hit. He would then mix it in with the snare sound and it gave the
snare a natural ambience and was extremely effective.
now we have set up all the mikes we are ready to start
balancing and equalising
Kick. What are we looking for in a kick drum mike? Firstly
and most importantly it must be capable of withstanding high
sound pressure levels!! When a mike is only inches away from
a kick drum beater the sound pressure levels are extremely high
at low frequencies. The kick drum mike must be capable of handling
the extreme transients involved. Secondly it must be capable
of reproducing very low frequencies.
two most popular kick mikes are - The AKG D12 and the Beyer
M88. The M88 is my favourite. Both these mikes have an extended
bottom end response and can handle the high sound pressure levels
associated with kick drums. On the other hand if the drummer
is not hitting too hard you can't beat the Neuman U87 or 49,
which are high quality condenser and have large diaphragms (good
for low frequencies) and smooth low end response. Other mikes
are the Shure SM57/58 and the old RE20 which are both capable
of withstanding the load.
Snare. Here we are looking for a mike that will withstand
extreme high end transients and has a tight pattern so as to
keep out the high hats and the adjacent toms. The most common
snare mikes would have to be the Shure SM57 and the Sennheiser
MD421, followed by the Neuman U87/89 and the AKG 414EB. Others
are the Sennheiser MD441 or the Neuman KM84. I'm always amazed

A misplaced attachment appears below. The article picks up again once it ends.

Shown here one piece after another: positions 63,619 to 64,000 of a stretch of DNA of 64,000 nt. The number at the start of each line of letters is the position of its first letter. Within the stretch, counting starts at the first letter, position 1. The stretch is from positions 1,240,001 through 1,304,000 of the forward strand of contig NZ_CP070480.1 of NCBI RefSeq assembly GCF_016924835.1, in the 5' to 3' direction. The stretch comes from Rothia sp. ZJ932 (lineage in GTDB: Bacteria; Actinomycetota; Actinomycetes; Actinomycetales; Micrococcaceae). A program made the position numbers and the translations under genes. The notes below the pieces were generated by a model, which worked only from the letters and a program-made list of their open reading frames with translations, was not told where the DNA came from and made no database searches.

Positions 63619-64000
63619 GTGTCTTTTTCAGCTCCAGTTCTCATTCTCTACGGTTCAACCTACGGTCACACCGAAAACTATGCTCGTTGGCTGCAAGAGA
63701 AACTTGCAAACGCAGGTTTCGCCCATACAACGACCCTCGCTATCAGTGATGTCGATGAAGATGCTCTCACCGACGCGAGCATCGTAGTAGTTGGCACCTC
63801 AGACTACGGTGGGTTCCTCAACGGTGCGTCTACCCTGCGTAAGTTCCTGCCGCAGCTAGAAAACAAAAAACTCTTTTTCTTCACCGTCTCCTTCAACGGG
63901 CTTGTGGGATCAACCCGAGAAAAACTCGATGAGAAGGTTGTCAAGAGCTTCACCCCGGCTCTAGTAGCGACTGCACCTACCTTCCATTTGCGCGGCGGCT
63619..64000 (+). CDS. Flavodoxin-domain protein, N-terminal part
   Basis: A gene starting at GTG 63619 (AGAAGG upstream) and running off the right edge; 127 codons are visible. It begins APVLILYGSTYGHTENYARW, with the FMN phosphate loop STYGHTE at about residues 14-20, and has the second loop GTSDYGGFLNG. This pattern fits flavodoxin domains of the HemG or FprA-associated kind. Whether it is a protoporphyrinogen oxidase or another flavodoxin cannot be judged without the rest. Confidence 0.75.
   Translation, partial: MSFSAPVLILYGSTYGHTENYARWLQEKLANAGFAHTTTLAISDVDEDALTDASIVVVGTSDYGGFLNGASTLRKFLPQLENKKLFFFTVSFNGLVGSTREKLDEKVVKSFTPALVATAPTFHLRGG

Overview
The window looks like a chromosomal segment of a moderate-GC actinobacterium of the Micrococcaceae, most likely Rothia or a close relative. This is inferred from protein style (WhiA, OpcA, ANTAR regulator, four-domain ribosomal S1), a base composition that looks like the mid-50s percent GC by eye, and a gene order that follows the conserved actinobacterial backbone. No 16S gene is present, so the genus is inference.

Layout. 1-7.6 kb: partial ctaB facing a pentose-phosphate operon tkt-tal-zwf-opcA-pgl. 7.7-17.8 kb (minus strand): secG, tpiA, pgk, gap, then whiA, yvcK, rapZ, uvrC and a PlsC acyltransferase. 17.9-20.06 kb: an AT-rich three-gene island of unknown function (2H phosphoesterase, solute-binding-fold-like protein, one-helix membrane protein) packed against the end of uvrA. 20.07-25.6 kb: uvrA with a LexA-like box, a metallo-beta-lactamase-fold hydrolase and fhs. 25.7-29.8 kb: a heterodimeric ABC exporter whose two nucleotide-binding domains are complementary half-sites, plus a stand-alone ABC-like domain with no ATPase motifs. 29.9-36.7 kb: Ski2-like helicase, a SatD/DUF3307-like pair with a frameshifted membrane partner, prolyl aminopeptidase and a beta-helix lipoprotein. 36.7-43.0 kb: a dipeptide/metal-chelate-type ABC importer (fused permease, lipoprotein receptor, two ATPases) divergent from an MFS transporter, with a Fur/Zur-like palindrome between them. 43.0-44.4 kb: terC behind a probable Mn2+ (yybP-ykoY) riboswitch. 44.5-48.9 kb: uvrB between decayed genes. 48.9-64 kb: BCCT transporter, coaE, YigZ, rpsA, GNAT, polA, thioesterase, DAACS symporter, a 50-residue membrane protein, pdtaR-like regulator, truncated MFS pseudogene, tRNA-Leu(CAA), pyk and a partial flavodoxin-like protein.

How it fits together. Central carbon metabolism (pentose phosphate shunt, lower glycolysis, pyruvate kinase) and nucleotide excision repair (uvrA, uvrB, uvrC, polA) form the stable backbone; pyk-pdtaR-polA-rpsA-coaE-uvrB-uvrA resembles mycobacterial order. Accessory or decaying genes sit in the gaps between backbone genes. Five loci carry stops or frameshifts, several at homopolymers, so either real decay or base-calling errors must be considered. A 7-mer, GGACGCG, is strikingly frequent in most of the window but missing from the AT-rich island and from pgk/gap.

at how many engineers still use the Shure SM57 even though there
are lots of other mikes around. The main advantage of the SM57
is that it's a tight mike with a tight pattern that keeps out
the spill from the hi/hat and the toms. They are also extremely
reliable and don't mind being hit by a wayward drummer. I should
note here that the difference between the SM57 and the SM 58
is that the SM58 has a permanent wind shield - the microphone
section is identical. You can buy a wind shield for the SM57
(Note the two microphones next time you see a press conference
from the White House.)
Toms. The two main mikes used for toms are the Sennheiser
421 and the Shure SM57. In the studio I like to use Neuman U87's
as they have a beautiful warm bottom end. The Shure SM 57's
don't have a lot of bottoms but if you're tight miked the proximity
effect compensates for it and as with the snare their tight
Good condensor mikes make the best overheads. There are three
main overhead mikes, the Neuman U87 for warmth, the AKG 414EB
and the AKG 451 for crystal clarity. The AKG C1000 and the Roden
are also a good budget condensor overhead mike except I find
that both have a slightly tinny top end compared with the more
expensive models. I would say the AKG 451 with a CK1 capsule
and 10db pad is the most popular overhead mike.
Condensor mikes with a tight pattern make the best Hihat mikes
like the AKG 451 or the Neuman KM84. Both have a 10db pad option
which is handy as the high end transients from a hihat are extreme.
Usually high quality condensor mikes are used here.